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Praying with Refugees: healing the wounds of division
Saturday, June 01, 2013

Fr Stjepan became the founding director of the Jesuit Refugee Service Bosnia-Croatia in 1993, and worked for justice until his death in April this year. (Jesuit Refugee Service)

(Nijmegen, The Netherlands) June 1, 2013 – When there is a war or mass displacement, international relief organizations often rush in, help and after a while disappear again. The Church operates differently: it was there before the conflict, may have been part of the problem, hopefully is part of the solution and remains after the other organizations have left.

When the war broke out in Yugoslavia 20 years ago, Fr. Stjepan Kusan S.J. was provincial superior of the Jesuits. Jesuit students saw their brothers and cousins fighting for Croatia and Bosnia. They asked Fr. Stjepan permission to join them the army – instead he asked them to get involved in the emergency relief, reconciliation and peace.

In 1993 Fr. Stjepan became the founding director of Jesuit Refugee Service Bosnia-Croatia and worked for justice until his death in April this year. After the 1995 Dayton peace agreements, most international organizations left the region, but local Caritas and JRS kept their offices open and continued their work with refugees and internally displaced persons (IDPs), which in some areas continue to this day.

As most refugees and IDPs today are victims of ethnic cleansing, Stjepan always worked on reconciliation and reconstruction. From the beginning, he chose to work with many diverse organizations, regardless of their ethnic or religious background.

After the war he worked in Macedonia with the Orthodox Church where he organized summer camps for Muslim children from Kosovo, especially landmine survivors, and started a day care centre for families of children with disabilities. Catholics challenged his open attitude to others more than once and most local aid organizations still limit their support to their own ethnic group.

As a young man Stjepan had chosen to be a Catholic – against the wish of his family who were partisan fighters during World War II and staunch supporters of the communist leader, Marshal Tito. Later he became a parish priest, but that did not close his eyes to people's material needs nor narrow-minded when it came to helping others.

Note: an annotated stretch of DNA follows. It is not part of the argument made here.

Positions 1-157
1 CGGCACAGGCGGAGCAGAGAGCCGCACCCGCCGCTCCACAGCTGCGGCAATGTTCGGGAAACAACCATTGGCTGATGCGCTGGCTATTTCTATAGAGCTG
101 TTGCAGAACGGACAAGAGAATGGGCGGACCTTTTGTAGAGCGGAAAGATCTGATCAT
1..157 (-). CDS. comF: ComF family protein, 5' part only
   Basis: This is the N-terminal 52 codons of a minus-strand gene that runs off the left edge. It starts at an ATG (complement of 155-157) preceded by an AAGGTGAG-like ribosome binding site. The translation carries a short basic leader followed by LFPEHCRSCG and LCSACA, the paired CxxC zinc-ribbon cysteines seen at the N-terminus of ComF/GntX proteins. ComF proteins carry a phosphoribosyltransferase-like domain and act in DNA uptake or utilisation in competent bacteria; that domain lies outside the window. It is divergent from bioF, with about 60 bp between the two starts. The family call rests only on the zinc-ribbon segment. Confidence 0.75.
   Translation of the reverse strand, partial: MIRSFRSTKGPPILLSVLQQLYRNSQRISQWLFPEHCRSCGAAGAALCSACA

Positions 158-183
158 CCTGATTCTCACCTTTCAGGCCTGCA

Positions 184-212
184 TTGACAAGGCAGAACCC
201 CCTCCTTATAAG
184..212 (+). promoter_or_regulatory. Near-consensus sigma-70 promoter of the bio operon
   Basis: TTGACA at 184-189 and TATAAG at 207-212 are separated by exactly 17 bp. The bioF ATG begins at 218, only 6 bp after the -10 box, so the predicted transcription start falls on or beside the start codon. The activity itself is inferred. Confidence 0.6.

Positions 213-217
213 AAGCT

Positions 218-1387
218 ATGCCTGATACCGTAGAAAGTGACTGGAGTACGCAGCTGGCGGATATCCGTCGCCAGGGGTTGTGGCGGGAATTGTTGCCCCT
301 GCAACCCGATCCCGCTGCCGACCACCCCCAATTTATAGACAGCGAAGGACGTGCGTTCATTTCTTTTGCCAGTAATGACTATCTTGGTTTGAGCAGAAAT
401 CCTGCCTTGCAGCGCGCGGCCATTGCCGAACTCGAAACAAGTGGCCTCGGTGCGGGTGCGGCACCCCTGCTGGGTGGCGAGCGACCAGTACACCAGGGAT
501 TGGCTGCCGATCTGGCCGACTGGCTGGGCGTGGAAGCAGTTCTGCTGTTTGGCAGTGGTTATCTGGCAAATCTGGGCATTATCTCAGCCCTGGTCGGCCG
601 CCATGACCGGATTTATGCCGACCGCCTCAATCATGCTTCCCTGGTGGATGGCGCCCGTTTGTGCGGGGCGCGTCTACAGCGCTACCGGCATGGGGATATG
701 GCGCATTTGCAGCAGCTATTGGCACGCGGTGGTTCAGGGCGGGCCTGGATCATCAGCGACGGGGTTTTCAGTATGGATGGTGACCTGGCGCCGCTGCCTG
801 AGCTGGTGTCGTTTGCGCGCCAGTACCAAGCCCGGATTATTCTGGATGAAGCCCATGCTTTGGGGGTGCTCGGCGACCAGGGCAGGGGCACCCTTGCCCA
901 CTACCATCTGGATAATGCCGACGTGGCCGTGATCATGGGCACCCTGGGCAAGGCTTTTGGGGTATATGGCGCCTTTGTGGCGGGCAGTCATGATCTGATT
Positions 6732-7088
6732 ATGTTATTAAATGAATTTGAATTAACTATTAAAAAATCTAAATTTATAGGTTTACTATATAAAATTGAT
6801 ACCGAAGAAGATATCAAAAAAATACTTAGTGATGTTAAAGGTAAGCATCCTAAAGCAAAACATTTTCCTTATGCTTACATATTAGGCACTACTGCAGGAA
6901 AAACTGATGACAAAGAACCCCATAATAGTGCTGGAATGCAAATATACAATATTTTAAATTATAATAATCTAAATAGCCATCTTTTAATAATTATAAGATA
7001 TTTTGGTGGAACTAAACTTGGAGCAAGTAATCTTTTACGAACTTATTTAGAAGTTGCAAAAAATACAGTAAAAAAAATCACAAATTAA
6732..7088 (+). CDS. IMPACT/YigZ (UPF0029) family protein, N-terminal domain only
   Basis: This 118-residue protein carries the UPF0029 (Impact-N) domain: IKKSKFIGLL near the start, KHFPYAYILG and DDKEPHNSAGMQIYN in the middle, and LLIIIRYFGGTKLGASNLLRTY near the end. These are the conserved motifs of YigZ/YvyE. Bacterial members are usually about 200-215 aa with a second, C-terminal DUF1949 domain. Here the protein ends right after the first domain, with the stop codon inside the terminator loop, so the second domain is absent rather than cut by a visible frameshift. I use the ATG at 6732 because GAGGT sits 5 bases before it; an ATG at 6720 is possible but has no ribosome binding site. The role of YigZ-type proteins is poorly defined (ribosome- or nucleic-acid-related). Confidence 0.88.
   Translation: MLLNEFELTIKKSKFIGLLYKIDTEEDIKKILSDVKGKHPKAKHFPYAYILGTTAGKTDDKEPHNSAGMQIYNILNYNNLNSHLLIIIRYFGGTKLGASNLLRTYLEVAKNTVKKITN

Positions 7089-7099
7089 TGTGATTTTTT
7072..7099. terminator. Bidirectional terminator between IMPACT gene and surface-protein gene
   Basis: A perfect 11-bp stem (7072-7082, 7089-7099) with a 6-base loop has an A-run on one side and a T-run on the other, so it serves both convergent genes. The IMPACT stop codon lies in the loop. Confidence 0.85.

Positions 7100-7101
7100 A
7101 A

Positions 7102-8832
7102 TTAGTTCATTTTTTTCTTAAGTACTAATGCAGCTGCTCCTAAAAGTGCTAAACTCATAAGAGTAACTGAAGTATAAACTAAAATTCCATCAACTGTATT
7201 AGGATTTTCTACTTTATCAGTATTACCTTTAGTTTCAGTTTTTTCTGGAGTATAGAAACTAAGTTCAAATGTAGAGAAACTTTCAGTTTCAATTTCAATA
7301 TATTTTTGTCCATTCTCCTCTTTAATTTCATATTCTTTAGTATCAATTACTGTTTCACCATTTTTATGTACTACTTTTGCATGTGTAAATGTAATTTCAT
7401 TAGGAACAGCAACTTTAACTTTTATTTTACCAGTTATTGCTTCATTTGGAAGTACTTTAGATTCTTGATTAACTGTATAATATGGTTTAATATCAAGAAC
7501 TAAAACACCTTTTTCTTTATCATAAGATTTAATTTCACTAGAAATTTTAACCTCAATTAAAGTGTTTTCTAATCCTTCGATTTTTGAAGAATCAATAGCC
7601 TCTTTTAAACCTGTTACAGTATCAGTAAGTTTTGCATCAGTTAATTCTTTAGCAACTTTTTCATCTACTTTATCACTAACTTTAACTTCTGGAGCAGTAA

Reflections for Prayer

Some Catholics reproached Stjepan for helping victims of all ethnic groups, not only his own. I'm sure Stjepan would have quoted the prophet Micah: "You have been told what is good, and what the Lord requires of you: only to do right and to love goodness, and to walk humbly with your God." (Micah 6:8).

I remember vividly how Stjepan was moved to tears when talking with Serbian students whose parents he had known, and who were driven from their land. His eyes shone with joy when he greeted refugee families, making jokes with children and smoking a cigarette with the men standing under the sun on a cold windy day – it did not matter where they came from. They were there at that moment, which was what counted. 

by Fr. Jan Stuyt, S.J. 

Suggested Reading for Prayer

Psalm 72, 1:7 and 12:14

God, give your judgment to the king; your justice to the son of kings; 

That he may govern your people with justice, your oppressed with right judgment,

That the mountains may yield their bounty for the people, and the hills great abundance,

That he may defend the oppressed among the people, save the poor and crush the oppressor.

May he live as long as the sun endures, like the moon, through all generations.

May he be like rain coming down upon the fields, like showers watering the earth.

For he rescues the poor when they cry out, the oppressed who have no one to help.

He shows pity to the needy and the poor and saves the lives of the poor.

From extortion and violence he frees them, for precious is their blood in his sight.